When stocks were quiet on the trading desk, we’d get antsy back in the day. Traders crave action.
Markets that hum along day after day, can get frustrating. Then, suddenly from nowhere sentiment would change, catching most off guard. Then we’d say to ourselves, “stocks are going down.”
Maybe it was some anxious news headline that hit the tape at a weak moment for the market. Or it could’ve been a scary rumor. Whatever the story du-jour, we could intuitively tell when something was amiss. Clues would start to jump out on our screens.
Volatility would start to increase. Volumes would jump. Stories of some hedge fund “caught wrong way” would usually swirl around the chatter mill. Clients would ask if we heard any rumors.
The environment often changed rapidly. Inevitably fear would spike. It was almost like everyone simultaneously decided that stocks are going down. And that meant we’d have to adapt our trading.
As market-makers, in normal markets, we’d make tight markets. That means, when someone calls and wants to sell 500,000 shares of XYZ ETF, we might be only 2 cents below the current bid price for the full size. But, in fast market conditions, those bids would be way lower.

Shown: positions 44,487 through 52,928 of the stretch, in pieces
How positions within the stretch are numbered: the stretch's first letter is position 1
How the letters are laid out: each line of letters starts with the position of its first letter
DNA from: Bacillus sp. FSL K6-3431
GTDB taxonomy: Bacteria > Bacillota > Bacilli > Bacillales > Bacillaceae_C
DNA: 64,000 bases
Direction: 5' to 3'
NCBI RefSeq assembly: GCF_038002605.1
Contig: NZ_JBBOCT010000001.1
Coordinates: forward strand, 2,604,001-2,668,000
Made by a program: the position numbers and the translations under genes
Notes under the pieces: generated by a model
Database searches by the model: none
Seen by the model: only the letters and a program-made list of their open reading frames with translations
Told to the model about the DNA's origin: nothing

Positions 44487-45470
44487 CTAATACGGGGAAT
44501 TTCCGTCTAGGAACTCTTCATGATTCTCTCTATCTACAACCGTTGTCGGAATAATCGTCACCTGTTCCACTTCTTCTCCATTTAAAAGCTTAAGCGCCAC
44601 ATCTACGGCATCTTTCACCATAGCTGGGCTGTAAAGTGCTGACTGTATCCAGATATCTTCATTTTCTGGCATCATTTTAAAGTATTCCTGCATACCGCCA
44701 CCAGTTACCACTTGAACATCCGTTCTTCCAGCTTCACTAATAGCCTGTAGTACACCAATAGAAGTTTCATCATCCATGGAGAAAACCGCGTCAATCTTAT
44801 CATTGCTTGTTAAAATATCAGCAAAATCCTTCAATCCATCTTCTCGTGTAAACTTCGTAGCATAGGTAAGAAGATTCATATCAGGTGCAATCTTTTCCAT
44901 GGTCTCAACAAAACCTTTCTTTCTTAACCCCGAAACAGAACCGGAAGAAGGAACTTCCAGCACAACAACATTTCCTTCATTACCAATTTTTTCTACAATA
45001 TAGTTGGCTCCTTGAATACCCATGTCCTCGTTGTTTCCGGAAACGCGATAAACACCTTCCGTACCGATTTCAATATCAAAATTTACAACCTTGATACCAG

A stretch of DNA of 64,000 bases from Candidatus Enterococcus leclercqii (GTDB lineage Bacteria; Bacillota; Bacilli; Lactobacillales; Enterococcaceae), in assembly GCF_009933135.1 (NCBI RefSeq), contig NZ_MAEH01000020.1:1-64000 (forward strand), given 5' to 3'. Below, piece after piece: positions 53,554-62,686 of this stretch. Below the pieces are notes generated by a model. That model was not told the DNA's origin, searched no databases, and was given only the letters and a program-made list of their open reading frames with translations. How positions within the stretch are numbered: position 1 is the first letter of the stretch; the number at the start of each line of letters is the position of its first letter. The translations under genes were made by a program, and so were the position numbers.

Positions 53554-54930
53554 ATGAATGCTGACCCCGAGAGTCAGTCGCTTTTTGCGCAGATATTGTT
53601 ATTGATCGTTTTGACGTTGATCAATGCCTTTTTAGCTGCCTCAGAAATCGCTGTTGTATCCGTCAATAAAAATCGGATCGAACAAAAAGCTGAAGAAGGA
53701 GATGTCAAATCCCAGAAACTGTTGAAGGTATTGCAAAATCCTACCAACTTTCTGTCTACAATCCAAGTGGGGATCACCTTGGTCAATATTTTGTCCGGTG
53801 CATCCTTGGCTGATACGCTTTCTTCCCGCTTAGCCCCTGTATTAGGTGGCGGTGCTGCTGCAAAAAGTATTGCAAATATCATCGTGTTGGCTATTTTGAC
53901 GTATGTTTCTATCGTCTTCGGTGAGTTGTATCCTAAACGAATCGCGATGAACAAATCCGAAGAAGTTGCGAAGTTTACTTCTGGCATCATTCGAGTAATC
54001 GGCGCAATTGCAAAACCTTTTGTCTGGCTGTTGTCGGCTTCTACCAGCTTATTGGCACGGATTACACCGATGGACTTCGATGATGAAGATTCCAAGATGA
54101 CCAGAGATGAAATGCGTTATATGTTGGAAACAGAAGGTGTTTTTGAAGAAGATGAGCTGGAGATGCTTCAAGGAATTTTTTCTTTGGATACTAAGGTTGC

We might be down 6 cents “immediate”- meaning, trade now or the bid is cancelled. Give it another 10 seconds, we might be down a dime. This liquidity shift wasn’t just us: It would spread all over Wall Street. Professionals had to be on guard because our job as traders was to protect the firm’s capital.
I’m reliving this story because today’s headlines are more terrible than usual. We see: Chinese stocks are in shambles, the COVID Delta variant is spiking cases, taper talk, and let’s not forget there’s trouble in Afghanistan.
It’s a perfect storm for stocks in the thin seasonally liquidity of summer. And while it may seem like pain for stocks has come suddenly, we’ve been detailing troubling signs for well over a month.
In early July, we started banging the drum about getting ready for summer volatility. Nowadays, we don’t look at screens anymore and definitely don’t surf headlines for market clues.
We focus on data.
We experienced firsthand how Big Money accounts can change direction on a dime. And we built a process that looks for that action. For months, from November to February, buying was non-stop. Now, that’s no longer the case.
We like data because it paints a very clear picture: Selling has been accelerating. But that’s just part of the Big Money cycle; like phases of the moon. Here’s a diagram of the Big Money phases:
Only recently we’ve shifted to phase 3. That’s when buying slows a lot and selling takes over.
Scary as this may seem, it’s how markets work. Nothing goes straight up forever. If you worked 24 hours a day without sleep or rest, you’d likely get a ton accomplished. But you’d also die after not too long.
Market pullbacks are like breaks for stocks: They are healthy and necessary. But the great news is this: Pullbacks are usually great buying opportunities.
Planning is paramount. More on that in a bit.